Alzheimer’s disease is a form of dementia frequently recognized by its hallmark forgetfulness. But Alzheimer’s is a degenerative brain disease that – different from standard age-related memory problems – starts a decade or more before symptoms of cognitive impairment appear. In this edition of our ‘5 Questions’ series, we’ll look at six (yes, more than five, but they are all relevant and important) potential symptoms of Alzheimer’s disease that differ from typical age-related changes.
1)Is the person experiencing memory loss that is disrupting daily life or creating confusion about time and place?
Memory loss is a hallmark of Alzheimer’s because it is one of the most common symptoms, and often one of the earliest symptoms. Memory loss from Alzheimer’s differs from age-related cognitive decline in that it becomes severe and an impediment to daily life.
Memory impairment can include forgetting important information, dates, events, and even lead to confusion about time and place. Often, those suffering from Alzheimer’s will ask the same questions repeatedly or forget where they are and how they got there.
2)Is the person experiencing difficulty with completing familiar or routine tasks?
Difficulty with familiar tasks is common in Alzheimer’s patients. This can include basic and daily activities, such as completing a grocery list, navigating or driving to a familiar place, or even returning items to a familiar place. The cognitive impairment caused by Alzheimer’s often results in misplacing things or putting items in unusual places.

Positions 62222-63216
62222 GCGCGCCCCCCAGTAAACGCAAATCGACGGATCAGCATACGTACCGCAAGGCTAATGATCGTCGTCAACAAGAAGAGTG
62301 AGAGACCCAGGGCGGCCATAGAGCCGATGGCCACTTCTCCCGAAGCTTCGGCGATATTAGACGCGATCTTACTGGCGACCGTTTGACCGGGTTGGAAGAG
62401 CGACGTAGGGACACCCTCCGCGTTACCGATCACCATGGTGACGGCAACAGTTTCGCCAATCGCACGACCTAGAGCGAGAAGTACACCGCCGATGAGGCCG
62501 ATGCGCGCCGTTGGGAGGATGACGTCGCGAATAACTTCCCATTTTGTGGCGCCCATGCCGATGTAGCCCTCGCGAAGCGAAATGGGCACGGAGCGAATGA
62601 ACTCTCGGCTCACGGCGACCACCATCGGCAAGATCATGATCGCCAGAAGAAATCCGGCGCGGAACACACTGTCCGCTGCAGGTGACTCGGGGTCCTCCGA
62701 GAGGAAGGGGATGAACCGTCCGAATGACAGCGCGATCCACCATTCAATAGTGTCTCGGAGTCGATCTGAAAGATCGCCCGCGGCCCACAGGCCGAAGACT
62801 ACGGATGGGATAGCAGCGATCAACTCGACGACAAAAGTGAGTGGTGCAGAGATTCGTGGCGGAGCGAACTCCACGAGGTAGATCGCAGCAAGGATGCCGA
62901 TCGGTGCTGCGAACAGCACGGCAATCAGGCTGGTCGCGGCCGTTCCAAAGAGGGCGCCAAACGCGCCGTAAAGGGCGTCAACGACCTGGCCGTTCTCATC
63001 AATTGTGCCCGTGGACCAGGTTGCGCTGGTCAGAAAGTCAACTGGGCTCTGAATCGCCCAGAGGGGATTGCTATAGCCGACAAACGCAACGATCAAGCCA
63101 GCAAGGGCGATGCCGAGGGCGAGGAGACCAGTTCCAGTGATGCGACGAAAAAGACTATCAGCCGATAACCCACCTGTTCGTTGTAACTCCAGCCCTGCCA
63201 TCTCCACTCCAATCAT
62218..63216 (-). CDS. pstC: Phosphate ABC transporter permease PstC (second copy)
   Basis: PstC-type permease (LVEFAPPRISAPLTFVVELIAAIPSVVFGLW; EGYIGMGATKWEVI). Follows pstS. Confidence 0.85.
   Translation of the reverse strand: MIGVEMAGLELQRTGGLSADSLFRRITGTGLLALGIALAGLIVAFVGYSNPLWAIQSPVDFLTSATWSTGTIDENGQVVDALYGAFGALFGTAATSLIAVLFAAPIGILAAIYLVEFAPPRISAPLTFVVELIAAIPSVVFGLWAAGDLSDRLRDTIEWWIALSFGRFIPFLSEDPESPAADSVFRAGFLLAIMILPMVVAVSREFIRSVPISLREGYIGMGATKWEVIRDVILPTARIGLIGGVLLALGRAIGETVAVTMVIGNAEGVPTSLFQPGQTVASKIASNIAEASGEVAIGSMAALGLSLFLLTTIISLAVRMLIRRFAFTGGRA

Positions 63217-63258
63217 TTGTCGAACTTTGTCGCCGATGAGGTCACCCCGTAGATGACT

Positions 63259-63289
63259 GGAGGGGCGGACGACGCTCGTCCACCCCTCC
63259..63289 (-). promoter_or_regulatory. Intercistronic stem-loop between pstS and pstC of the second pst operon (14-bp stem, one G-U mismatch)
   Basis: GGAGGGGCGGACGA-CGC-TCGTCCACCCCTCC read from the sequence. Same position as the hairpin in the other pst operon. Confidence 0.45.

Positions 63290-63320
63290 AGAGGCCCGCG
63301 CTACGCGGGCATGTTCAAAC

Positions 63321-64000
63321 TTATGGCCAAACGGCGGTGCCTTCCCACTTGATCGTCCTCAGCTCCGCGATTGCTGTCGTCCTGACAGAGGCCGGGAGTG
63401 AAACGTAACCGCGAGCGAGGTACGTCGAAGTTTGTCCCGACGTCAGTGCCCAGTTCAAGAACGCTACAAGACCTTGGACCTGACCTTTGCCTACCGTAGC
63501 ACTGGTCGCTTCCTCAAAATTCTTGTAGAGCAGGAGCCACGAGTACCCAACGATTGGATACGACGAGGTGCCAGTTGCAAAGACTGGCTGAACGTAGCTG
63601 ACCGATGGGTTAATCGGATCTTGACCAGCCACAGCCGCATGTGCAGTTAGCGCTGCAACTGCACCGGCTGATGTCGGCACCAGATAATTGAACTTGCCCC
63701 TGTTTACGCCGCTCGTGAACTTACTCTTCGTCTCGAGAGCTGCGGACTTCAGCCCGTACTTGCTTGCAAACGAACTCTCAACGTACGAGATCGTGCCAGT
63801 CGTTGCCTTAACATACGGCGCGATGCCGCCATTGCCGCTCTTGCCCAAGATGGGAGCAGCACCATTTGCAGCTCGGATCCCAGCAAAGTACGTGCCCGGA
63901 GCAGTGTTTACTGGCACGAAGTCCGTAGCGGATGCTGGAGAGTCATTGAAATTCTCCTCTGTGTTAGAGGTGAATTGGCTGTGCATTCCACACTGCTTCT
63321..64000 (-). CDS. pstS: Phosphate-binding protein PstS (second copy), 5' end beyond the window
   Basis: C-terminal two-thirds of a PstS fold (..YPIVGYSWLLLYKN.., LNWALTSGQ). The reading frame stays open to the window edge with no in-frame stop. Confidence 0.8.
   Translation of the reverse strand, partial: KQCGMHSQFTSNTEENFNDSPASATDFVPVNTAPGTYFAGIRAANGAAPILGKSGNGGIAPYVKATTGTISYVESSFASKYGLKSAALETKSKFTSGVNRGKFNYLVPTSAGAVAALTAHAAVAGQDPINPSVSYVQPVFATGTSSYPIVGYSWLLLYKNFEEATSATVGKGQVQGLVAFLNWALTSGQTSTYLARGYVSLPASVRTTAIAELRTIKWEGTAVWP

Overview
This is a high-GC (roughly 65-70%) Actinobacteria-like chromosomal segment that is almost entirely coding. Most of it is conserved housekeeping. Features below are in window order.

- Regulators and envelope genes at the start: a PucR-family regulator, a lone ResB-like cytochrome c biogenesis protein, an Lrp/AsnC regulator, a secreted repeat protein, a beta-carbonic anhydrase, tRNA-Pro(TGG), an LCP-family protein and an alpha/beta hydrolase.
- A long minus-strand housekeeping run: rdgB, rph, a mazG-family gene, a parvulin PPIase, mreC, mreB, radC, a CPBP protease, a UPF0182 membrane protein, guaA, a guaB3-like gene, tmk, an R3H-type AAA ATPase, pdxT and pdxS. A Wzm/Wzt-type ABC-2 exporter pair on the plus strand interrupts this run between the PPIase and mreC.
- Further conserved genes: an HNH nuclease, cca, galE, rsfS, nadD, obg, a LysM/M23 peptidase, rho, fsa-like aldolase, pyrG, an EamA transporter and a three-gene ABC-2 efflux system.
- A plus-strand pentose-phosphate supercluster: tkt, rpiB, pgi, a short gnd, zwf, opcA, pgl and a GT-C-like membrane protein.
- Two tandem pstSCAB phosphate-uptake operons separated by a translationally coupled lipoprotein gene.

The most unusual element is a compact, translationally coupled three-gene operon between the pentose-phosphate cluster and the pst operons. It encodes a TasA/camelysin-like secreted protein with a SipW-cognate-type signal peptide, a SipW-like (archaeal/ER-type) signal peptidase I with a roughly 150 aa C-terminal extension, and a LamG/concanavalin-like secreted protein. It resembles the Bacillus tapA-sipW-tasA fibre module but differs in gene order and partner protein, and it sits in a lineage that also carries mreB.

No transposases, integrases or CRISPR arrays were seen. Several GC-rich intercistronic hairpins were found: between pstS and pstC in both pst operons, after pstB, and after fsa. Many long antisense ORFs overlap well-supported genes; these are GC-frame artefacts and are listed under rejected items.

3)Are there problems with planning or problem solving?
Changes in the ability to plan and problem solve can become issues with dementia patients. This could range from issues with concentrating to problems keeping track of bills. Issues can also appear as an impairment in judgment for routine tasks, often related to money or grooming.
4)Is the person finding it difficult to understand images or space?
This is a cognitive problem as opposed to a visual issue but may appear to be vision-related. Alzheimer’s can lead to problems with reading, color contrast, or depth perception (which can create balance or driving issues).
5)Have new language issues developed – problems with speaking or writing?
More than just being unable to place a word, which is a common symptom of age-related cognitive decline, Alzheimer’s patients have difficulty following the flow of a conversation. They often will also have a difficult time finding the name of a common object, though still understanding the concept behind it, which can result in wrong or made-up names for items that describe the function of the object, such as referring to a phone as ‘the ringer,’ or ‘the thing I call people on.’
6)Has the person exhibited shifts in mood or personality?
Because of their impaired brain function, people with Alzheimer’s can become confused, more suspicious, depressed, anxious, or even fearful. These can be exacerbated when they are in a physically or mentally unfamiliar situation.
If you have noticed more than one of the above symptoms in yourself or a loved one, you need to schedule a doctor’s appointment. While there is no known cure for Alzheimer’s, treatment can help relieve symptoms and provide independence for a longer period of time.